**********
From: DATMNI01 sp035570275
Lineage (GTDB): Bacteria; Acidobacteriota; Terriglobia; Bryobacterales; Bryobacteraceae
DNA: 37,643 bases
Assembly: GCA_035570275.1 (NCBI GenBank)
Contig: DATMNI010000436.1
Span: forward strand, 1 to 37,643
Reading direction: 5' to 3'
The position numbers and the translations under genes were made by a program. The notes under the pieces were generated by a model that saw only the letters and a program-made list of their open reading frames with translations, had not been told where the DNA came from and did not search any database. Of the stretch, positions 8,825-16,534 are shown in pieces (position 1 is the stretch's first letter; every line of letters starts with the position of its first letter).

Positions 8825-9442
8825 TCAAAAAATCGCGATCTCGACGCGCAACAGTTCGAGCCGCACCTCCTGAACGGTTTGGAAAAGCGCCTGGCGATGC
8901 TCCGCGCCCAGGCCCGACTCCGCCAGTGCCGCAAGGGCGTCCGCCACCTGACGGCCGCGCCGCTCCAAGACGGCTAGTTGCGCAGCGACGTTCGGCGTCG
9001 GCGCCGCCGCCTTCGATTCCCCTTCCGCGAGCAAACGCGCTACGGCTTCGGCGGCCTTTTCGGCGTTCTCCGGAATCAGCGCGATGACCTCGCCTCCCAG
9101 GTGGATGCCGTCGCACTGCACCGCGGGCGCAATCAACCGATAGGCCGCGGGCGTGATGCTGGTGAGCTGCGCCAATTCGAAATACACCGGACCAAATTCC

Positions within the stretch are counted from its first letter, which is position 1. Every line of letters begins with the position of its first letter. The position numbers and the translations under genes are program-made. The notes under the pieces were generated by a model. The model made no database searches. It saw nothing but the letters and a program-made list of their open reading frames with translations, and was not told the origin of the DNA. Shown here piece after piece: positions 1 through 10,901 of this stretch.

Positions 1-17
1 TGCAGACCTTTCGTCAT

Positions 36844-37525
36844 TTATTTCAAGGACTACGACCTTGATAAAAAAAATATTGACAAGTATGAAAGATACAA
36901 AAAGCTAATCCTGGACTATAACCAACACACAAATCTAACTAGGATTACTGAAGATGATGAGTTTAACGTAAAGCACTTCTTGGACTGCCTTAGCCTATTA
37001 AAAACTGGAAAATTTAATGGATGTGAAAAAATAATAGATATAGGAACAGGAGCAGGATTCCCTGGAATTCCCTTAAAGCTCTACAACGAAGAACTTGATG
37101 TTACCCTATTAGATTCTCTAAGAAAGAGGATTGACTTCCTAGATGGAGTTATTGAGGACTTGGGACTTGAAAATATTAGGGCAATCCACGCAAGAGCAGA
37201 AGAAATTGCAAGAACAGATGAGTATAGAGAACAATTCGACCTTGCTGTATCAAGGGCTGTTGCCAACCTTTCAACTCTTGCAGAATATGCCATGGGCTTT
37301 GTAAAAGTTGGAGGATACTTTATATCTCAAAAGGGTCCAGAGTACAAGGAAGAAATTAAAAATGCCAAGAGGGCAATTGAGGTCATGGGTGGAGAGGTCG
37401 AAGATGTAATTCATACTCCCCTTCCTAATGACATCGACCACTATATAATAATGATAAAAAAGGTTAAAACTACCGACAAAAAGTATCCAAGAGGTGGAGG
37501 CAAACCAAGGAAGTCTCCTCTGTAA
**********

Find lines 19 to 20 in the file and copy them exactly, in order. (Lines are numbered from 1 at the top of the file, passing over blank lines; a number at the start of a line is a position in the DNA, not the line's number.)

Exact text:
36901 AAAGCTAATCCTGGACTATAACCAACACACAAATCTAACTAGGATTACTGAAGATGATGAGTTTAACGTAAAGCACTTCTTGGACTGCCTTAGCCTATTA
37001 AAAACTGGAAAATTTAATGGATGTGAAAAAATAATAGATATAGGAACAGGAGCAGGATTCCCTGGAATTCCCTTAAAGCTCTACAACGAAGAACTTGATG